I was a little wary going into Mirage. It was advertised as a YA romance set in space, and as the last few books I’ve read set in space started strong and progressively worsened as they went along, I was worried Mirage may not be worth it. Especially having just finished Sarah J. Maas’ Empire of Storms, with its incredible, edge-of-your-seat ending.
Was I wrong? Was it worth it?
Mirage is a short book – quick chapters and less words on a page than I’m used to – but it intrigued me and its heavy Eastern vibe was incredibly refreshing (although I could have probably used a pronunciation guide for some of it).
The plot is simple. In a star system conquered by the heartless Vathek empire, an eighteen-year-old village girl, Amani, is kidnapped from her home planet, Cadiz. The rules she’s been playing by her entire life has suddenly changed. She’s forced into the role of body double for her doppelgänger, the Princess, Maram, who is hated by the Vathek for being half-Kushaila, and the Kushaila for being half-Vathek. Amani finds a way to adapt and soon manages to befriend the hot-tempered Princess and even falling in love with her fiancé, Idris. Until a trip to the Maram’s grandmother changes the rules once again.
Amani is a fantastic character. Her understanding, her connection to her culture, and her love for her family, all makes her relatable. An easy character to love. And although everything is stolen from her – her parents, her brothers, her friends, her poetry, her laughter – she manages to find a way to feel those things again which is inspiring.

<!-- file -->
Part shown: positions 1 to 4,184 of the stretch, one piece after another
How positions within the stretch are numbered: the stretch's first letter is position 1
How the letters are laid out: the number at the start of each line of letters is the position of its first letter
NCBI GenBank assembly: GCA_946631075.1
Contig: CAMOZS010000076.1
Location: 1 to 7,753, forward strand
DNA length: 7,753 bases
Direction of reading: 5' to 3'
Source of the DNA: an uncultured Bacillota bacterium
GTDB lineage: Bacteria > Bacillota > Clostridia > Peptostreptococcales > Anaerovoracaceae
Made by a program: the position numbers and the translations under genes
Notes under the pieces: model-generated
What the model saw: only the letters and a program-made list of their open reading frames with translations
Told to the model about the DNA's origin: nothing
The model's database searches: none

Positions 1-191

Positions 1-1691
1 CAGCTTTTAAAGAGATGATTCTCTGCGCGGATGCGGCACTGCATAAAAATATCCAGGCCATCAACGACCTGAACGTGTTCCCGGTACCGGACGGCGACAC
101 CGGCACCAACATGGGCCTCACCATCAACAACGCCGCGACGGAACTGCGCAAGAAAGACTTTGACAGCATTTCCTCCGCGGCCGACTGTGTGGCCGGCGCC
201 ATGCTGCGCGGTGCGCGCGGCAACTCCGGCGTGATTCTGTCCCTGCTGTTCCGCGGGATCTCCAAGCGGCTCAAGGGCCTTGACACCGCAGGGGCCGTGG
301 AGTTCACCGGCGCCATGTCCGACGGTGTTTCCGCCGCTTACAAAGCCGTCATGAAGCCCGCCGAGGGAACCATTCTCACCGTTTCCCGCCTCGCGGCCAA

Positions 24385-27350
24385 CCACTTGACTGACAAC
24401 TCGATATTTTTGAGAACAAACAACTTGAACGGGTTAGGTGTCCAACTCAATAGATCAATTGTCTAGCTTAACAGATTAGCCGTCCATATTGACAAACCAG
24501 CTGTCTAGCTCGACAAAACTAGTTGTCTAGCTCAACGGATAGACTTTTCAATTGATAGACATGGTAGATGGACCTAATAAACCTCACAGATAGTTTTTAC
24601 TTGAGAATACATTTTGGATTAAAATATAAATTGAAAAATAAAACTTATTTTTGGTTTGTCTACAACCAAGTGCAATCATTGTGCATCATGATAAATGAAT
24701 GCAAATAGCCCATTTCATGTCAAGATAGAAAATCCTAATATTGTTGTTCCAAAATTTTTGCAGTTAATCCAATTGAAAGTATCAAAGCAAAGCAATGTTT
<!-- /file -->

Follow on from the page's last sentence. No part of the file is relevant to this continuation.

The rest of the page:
As for Amani and Idris’ relationship, despite it being predictable, you find yourself caring about their romance simply because you want them to find some sliver of happiness between all the horrors they have had to face. Idris, too, is Kushaila, but he has spent the majority of his life with the Vathek, the people who slaughtered his family. Around Amani, he no longer has to wear the mask of his enemies, and she feeds his love for his past and his culture. There’s something genuinely beautiful about that and regardless of how quickly they fall in love, it’s a relationship you, as a reader, get behind very quickly.
But it’s Maram that has me hooked. She’s volatile, but she’s possibly the most vulnerable, insecure person in the narrative, and I’m eager to learn more about her. With where her storyline left off in Mirage, I’m expecting to delve deeper into her character in the next book, Court of Lions (which is expected to be published in 2019). Maram’s father, King Mathis, is also a fascinating character. There was something about him that reminded me of Madoc in Holly Black’s The Cruel Prince and I’m desperate to know more about him and the Vathek. Are they really so black-and-white cruel?
One thing I definitely want to see in the next installation is more perspectives! Mirage is all told from Amani’s point of view and although I loved her character, I want to see the world from the eyes of characters who are forced to shift between personalities their entire lives; namely Maram and Idris.
All in all, Mirage is the reminder we all need; you can never really know a person until you’ve walked in their shoes, and sometimes not even then. Somaiya Daud (can we please just take a moment to gush about how beautiful a name Somaiya is!) has done wonderfully on her debut novel and I cannot wait for the next one. This is definitely a book to read if you’re fans of Sandhya Menon or Tracy Banghart’s Grace and Fury.